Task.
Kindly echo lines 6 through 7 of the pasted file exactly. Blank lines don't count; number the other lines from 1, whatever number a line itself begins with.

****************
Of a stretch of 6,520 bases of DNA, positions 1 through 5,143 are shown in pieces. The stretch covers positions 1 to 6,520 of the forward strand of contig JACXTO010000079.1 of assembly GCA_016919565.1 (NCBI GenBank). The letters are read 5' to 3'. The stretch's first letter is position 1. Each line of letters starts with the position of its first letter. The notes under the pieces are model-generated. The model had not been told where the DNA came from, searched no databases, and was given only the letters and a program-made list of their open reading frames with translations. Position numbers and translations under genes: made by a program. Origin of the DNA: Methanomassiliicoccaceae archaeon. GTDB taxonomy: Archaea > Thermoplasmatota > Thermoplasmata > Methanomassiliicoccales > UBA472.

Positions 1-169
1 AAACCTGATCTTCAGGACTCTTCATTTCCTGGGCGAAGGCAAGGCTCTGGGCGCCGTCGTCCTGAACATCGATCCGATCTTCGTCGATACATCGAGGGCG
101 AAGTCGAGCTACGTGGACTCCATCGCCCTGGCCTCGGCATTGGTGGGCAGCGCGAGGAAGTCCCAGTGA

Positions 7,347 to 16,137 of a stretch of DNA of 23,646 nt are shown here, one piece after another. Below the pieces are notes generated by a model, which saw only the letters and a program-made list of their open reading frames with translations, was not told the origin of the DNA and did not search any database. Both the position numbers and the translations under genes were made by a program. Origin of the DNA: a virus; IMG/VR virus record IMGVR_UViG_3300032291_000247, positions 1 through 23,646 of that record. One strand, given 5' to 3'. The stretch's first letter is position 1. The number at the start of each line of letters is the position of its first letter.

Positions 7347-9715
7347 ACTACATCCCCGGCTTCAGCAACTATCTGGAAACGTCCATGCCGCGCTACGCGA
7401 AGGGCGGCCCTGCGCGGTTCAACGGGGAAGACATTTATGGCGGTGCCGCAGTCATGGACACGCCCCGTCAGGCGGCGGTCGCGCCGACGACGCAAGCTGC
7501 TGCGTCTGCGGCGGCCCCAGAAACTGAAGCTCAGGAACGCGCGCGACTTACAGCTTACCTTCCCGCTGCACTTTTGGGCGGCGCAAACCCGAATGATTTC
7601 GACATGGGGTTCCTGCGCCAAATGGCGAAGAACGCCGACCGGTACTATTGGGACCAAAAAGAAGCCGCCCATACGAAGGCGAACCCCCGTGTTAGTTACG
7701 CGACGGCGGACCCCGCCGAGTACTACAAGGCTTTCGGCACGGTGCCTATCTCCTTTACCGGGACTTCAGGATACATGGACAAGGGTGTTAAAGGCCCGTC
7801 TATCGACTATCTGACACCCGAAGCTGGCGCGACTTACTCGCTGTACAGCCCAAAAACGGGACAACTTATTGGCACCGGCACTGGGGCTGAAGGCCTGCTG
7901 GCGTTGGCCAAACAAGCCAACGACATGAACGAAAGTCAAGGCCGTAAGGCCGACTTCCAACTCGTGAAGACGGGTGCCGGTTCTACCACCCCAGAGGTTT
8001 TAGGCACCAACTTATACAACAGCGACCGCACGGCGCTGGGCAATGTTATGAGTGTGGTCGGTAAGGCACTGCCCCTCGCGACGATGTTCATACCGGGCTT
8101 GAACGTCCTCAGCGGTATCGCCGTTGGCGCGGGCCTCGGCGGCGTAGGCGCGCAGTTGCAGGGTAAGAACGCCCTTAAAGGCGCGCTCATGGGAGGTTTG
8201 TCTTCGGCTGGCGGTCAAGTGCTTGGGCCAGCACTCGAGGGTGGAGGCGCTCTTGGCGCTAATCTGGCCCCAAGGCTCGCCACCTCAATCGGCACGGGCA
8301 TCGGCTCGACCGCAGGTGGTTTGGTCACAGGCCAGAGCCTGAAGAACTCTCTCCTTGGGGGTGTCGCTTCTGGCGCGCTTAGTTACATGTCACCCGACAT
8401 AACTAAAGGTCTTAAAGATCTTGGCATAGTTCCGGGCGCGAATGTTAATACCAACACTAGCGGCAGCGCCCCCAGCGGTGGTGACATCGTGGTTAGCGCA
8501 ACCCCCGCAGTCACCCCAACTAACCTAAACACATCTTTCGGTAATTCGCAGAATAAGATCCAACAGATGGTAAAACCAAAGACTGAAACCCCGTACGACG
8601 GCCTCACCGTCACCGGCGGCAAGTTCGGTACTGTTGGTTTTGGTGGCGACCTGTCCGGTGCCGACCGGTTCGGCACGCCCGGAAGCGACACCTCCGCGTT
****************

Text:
Positions 7347-9715
7347 ACTACATCCCCGGCTTCAGCAACTATCTGGAAACGTCCATGCCGCGCTACGCGA